More than 100 million Americans have either diabetes or prediabetes. And according to the Centers for Disease Control, the numbers are steadily growing, along with the burden in medical treatment and corresponding health care costs.
While Utah does have somewhat lower rates than other parts of the country, we have been spared little.
Diabetes, or diabetes mellitus as it’s formally known in medical terms, describes a group of metabolic diseases in which a person develops high blood glucose (blood sugar). The underlying health factors causing the high blood sugar will determine whether someone is diagnosed with type 1 or type 2 diabetes.
Type 1 diabetes is more commonly diagnosed in children. The peak incidence is 12-14 years of age, hence the title of “juvenile diabetes.” While many health experts have stopped using the term “juvenile,” most of the general public still recognizes the term.
Type 2 is most often diagnosed after the age of 40. When type 2 does occur in children, it is usually at the time of puberty.
Type 1 diabetes is an autoimmune disease in which the body’s immune system attacks the insulin producing cells of the pancreas. Over time, the immune system gradually destroys these cells, so insulin is no longer produced. The affected individual must then depend on an external source of insulin for life.
Researchers do not fully understand why the immune system that normally fights off viruses and bacteria that are harmful to the body, now actually attacks the body itself. Triggering this autoimmune response is a complex mix of genetic and environmental factors.
Type 2 diabetes is when the pancreas still produces insulin, but the body is unable to use it properly due to insulin resistance, thus making the body less able to lower blood sugar levels.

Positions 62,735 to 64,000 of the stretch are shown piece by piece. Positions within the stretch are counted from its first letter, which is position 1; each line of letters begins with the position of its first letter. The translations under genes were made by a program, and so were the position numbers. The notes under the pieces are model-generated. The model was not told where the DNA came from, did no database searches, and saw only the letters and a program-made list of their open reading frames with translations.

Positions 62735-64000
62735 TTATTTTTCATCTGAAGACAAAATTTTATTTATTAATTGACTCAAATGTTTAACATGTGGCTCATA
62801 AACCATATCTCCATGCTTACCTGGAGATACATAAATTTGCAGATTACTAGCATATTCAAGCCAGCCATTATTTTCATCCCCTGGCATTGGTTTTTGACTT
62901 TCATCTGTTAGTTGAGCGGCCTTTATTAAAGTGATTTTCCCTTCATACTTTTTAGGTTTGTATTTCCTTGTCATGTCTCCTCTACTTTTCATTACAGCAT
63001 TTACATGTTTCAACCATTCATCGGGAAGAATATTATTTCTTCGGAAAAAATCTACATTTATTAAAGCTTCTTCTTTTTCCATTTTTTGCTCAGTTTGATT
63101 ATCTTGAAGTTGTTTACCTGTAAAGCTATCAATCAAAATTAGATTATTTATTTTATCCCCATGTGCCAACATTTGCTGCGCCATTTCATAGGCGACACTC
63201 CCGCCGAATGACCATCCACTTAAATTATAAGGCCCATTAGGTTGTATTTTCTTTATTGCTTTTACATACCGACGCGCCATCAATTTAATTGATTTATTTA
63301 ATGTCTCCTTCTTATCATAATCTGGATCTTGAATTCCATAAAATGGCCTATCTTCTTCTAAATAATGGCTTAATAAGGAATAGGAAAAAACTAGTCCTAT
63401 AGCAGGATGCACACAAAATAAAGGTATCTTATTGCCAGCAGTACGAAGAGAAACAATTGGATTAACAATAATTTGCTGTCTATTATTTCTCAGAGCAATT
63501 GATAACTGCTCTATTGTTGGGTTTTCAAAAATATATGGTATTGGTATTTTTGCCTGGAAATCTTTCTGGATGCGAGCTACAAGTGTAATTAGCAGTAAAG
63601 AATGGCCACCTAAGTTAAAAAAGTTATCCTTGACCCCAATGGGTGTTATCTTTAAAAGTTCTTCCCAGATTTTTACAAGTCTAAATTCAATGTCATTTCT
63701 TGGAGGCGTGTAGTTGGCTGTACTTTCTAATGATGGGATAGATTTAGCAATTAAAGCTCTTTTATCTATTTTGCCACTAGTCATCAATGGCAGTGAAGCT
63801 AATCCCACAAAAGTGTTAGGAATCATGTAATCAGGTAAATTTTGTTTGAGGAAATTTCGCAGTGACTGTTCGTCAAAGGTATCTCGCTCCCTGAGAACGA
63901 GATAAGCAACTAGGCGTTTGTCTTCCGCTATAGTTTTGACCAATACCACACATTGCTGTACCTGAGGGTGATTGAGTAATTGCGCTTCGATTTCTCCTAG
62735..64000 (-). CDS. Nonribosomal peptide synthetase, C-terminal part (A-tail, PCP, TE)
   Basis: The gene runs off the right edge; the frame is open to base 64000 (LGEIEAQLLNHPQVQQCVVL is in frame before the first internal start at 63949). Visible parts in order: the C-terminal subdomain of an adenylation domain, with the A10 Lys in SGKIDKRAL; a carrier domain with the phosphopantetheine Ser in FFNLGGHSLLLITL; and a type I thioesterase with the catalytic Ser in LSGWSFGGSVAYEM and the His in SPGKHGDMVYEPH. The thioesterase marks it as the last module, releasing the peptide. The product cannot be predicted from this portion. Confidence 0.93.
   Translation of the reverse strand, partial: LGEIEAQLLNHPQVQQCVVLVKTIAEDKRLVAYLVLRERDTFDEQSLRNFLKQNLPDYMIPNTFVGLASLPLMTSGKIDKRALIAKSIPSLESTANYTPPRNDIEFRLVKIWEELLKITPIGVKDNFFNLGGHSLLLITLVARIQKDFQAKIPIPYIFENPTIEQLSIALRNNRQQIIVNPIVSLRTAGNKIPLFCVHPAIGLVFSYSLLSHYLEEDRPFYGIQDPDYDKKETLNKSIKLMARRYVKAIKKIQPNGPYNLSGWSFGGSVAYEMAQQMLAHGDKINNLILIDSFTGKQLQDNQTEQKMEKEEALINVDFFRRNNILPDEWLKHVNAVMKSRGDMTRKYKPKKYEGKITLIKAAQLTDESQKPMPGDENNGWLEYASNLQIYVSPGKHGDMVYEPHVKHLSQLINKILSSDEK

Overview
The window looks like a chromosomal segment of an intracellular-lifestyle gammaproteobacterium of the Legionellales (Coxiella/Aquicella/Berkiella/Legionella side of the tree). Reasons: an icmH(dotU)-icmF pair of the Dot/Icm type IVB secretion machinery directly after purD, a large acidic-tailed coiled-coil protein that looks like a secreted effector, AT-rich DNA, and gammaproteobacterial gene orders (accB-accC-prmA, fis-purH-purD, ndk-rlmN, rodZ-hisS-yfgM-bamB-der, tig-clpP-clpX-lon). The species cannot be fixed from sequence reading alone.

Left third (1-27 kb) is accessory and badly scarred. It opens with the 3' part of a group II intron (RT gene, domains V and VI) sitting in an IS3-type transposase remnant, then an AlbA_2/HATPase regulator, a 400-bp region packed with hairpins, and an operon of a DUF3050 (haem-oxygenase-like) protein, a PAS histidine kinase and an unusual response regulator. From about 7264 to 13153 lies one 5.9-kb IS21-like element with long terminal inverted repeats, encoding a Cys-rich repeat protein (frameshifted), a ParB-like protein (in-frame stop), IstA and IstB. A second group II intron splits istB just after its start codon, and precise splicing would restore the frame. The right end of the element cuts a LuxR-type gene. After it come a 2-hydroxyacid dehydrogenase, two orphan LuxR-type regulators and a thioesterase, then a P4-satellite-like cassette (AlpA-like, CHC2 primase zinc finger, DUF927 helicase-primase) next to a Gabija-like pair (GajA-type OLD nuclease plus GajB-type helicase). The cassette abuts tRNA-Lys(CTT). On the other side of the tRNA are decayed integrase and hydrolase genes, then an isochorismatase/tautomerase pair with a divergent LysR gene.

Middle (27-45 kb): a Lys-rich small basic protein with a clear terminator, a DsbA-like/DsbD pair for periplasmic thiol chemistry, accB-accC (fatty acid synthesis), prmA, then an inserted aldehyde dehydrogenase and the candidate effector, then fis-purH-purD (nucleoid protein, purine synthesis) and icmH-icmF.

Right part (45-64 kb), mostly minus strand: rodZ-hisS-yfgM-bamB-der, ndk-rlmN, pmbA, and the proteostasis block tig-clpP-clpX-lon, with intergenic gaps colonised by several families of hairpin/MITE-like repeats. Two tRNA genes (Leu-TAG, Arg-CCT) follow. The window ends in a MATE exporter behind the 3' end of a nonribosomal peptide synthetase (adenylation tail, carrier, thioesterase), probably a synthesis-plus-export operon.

Genetics also play a role in raising someone’s risk for type 2 diabetes, as they do for type 1. However, unlike type 1 diabetes, lifestyle factors, such as obesity and lack of physical activity, significantly add to a person’s risk of developing type 2 diabetes.
While there is no known way to prevent a child from developing type 1, diabetes, keeping active and staying within your ideal body weight can help prevent or delay the onset of type 2 diabetes.
Both type 1 and type 2 share similar symptoms, including excessive thirst, increased urination, increased infections, fatigue, weight loss and blurred vision. However, there are often differences in how rapidly symptoms show up. With type 1, the symptoms come on over just a few days, while type 2 may worsen over the course of years before being detected.
Diabetes is a serious condition that can be managed through lifestyle changes including diet and the use of insulin. People with diabetes are at increased risk of vision loss, heart disease, stroke, kidney failure, amputations and of course, premature death.
Successfully managed however, the disease can be treated and patients can essentially live normal lives.
The overall prevalence for diabetes in Utah varies, with the highest being in Box Elder, San Juan and Tooele counties with overall percentages of approximately 9.9 percent, and the state’s low in Summit County at around 4.2 percent.
The overall percentage for Utah adults is 7.7 percent. We compare favorably with Idaho at 7.0 percent, Wyoming at 7.8 percent, Nevada at 8.8 percent, and with Colorado at 6.9 percent. The overall U.S. percentage is 9.4 percent.
Some of the highest incidences of adult diabetes are found in Texas at 10.8 percent, Georgia at 11.0 percent and West Virginia at 12 percent. In general, higher rates of diabetes are found in the South and the lowest in the Intermountain region.
Health officials cite factors such as age, nationality, education levels and other cultural factors for differences in rates of diabetes. Rates of diagnosed cases are higher among American Indians/Alaska Natives (15.1 percent) non-Hispanic blacks (12.7 percent) and Hispanics (12.1 percent) compared to Asians (8.0 percent) and non-Hispanic whites (7.4 percent).
As noted, education is also a significant factor. Among U.S. adults with less than a high school education, 12.6 percent have diabetes. Among those with a high school education, 7.2 percent suffer from this condition.
So, I guess the message is to exercise, eat a good diet, watch your weight, pay attention to your body and of course, stay in school.